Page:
Leading Through Growth: Everyone Has to Start Somewhere
Every large company you know of once started off small. It’s no different for Victor Wong and the team at Flipp. He may have joined in 2011 as the 21st team member, but now they’re up to 400 employees and continue to grow.
That’s hyper-growth and it’s what happens when you get things right. With a strong and flexible strategy, persistent effort and these tips from Victor, you too can experience successful hyper-growth:
Be mindful of internal communication
The threshold is unique for every organization but the common number is around 50 people. As you grow, you need to think carefully about how you each communicate with each other, in all directions in the business.
During the start-up phase it can be taken for granted that communication works so well. Pre-COVID start-up phases were defined by small workspaces with back-to-back seating and everyone within earshot of each other. There was no risk of anyone being left out or falling behind on the organization’s progress.
Know when to define your company culture
Until you’re a group of roughly 50 people, company culture is something that feels natural and flows along with the personalities of the leadership team. As more people join, it’s time to introduce the non-negotiables: values, principles.
Where is your North Star and what’s it guiding you toward?
Victor cautions against defining culture by rules. Why? Because rules feel limiting, like a set-up for punishment.
Oh, and getting it down on paper isn’t enough either. Words are a good start, but, really, what you want are champions. Once people have settled into the culture successfully, they need to be integrating their existence in the company with those who are still learning. When you have people working together to further embed those values and principles, it’s a true mark of success.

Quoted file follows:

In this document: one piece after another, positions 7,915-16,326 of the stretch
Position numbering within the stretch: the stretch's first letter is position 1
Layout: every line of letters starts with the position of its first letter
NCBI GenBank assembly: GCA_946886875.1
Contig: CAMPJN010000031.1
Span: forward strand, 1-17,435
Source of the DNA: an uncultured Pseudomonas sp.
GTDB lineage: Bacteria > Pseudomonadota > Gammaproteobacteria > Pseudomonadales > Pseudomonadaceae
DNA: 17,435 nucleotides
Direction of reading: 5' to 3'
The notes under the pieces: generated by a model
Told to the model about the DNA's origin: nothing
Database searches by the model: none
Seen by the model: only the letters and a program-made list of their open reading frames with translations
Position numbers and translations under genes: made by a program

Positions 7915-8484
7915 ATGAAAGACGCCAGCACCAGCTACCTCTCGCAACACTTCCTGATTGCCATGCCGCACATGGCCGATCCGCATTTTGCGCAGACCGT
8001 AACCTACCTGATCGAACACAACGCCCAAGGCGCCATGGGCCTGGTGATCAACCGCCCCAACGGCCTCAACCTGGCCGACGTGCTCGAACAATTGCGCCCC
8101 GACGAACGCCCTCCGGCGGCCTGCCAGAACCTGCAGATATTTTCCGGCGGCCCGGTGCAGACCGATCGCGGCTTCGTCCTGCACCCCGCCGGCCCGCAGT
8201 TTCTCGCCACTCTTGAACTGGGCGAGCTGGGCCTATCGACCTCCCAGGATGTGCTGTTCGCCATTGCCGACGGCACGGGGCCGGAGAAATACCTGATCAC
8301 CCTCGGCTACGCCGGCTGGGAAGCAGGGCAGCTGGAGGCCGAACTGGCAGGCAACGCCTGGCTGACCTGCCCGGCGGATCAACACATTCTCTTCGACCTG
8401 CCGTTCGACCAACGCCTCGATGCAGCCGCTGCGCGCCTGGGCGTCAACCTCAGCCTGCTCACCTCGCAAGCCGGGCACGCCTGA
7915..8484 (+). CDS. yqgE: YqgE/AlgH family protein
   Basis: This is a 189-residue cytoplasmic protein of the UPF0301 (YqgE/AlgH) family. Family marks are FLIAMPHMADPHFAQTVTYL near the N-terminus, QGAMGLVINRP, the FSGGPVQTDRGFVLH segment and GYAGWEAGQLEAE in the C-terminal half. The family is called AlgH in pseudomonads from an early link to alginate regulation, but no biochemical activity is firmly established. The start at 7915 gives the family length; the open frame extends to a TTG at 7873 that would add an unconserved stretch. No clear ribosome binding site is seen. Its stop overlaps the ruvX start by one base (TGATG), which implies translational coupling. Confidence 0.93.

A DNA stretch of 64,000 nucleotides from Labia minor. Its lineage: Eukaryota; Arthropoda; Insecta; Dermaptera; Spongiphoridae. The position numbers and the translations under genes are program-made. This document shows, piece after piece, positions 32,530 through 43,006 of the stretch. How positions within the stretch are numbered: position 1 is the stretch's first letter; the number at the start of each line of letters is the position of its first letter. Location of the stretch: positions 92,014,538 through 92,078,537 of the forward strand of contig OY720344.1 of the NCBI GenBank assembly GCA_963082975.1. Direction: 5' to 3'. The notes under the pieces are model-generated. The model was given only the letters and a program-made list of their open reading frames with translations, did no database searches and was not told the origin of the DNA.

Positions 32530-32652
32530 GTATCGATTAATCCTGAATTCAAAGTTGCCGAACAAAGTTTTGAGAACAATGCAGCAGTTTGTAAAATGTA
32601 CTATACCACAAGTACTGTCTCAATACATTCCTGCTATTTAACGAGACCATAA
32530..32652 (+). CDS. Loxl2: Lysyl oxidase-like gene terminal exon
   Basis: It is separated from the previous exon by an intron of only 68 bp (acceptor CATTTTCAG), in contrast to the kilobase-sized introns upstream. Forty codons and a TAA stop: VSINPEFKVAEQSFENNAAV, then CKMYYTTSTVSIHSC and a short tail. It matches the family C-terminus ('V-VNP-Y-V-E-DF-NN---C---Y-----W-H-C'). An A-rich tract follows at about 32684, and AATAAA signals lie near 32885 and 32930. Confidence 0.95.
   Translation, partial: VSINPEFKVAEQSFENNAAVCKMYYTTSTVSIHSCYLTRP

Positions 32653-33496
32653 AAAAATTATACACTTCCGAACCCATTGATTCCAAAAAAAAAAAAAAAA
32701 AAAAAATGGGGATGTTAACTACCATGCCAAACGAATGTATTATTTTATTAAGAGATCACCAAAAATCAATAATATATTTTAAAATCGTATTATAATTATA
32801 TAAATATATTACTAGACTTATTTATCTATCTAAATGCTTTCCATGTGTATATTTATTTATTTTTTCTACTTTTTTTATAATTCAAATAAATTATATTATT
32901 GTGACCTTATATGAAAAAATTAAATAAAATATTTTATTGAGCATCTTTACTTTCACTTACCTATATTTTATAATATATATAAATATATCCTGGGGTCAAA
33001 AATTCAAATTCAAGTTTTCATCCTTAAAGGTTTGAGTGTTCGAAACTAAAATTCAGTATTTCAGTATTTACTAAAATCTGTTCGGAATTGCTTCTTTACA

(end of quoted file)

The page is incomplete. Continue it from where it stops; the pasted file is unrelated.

It’s not without challenges, of course, building culture in a rapidly growing business. You’re probably going to have a few tough or uncomfortable conversations along the way, but it should always be with the goal of doing and being better at living those values and principles out in day to day life.
Leading a Company Through Growth: Structures and Processes
Marketing, sales, operations, finance, admin, IT, support: there are so many things to monitor while your business scales. How do you survive? You build structures and processes upon and through which these can all grow in a relatively orderly manner.
As you move from start-up to scale-up, it’s even more critical that absolutely every team member gets involved and feels part of that evolution. Your number one goal is ensuring that everyone knows why this is happening to begin with, and why change and scale is necessary and beneficial to everybody. And it really has to be beneficial to everybody for you to see that internal support and camaraderie grow.
Processes integrate with planning, which also keeps a feeling of preparedness in the business. Even if some of the answers are missing, well-designed processes are tools that can be used to fill those blanks in, and without fear of going too far off course. At every step of the way, if people know why the company has settled on specific goals, structures and processes, change and scale becomes easier to manage.
How do you integrate system changes when scaling?
On top of everything we’ve already mentioned, you also need to think about systems used throughout your business. How do you know which ones to choose for the current and future scale of your company?
Through Victor’s trials with Flipp’s original accounting system, he discovered a new way to look at systems. Instead of asking how his team would be required to use potential new systems, he instead asked how the potential new systems would serve his team. He literally baked this into the RFP and actively discussed user experience scenarios during pitches.
It saved him enormous pain through the process of scaling up. His eventual choice was cloud-based, scalable, and enabled audits to run more smoothly and more efficient than ever before. In summary:
Do you have a current system?
Do you have any specific frustrations about your current system, or lack thereof?
What would it mean to your business to remove those frustrations: more efficiency, more profit, lower cost, less wastage, more productivity, fewer bottlenecks?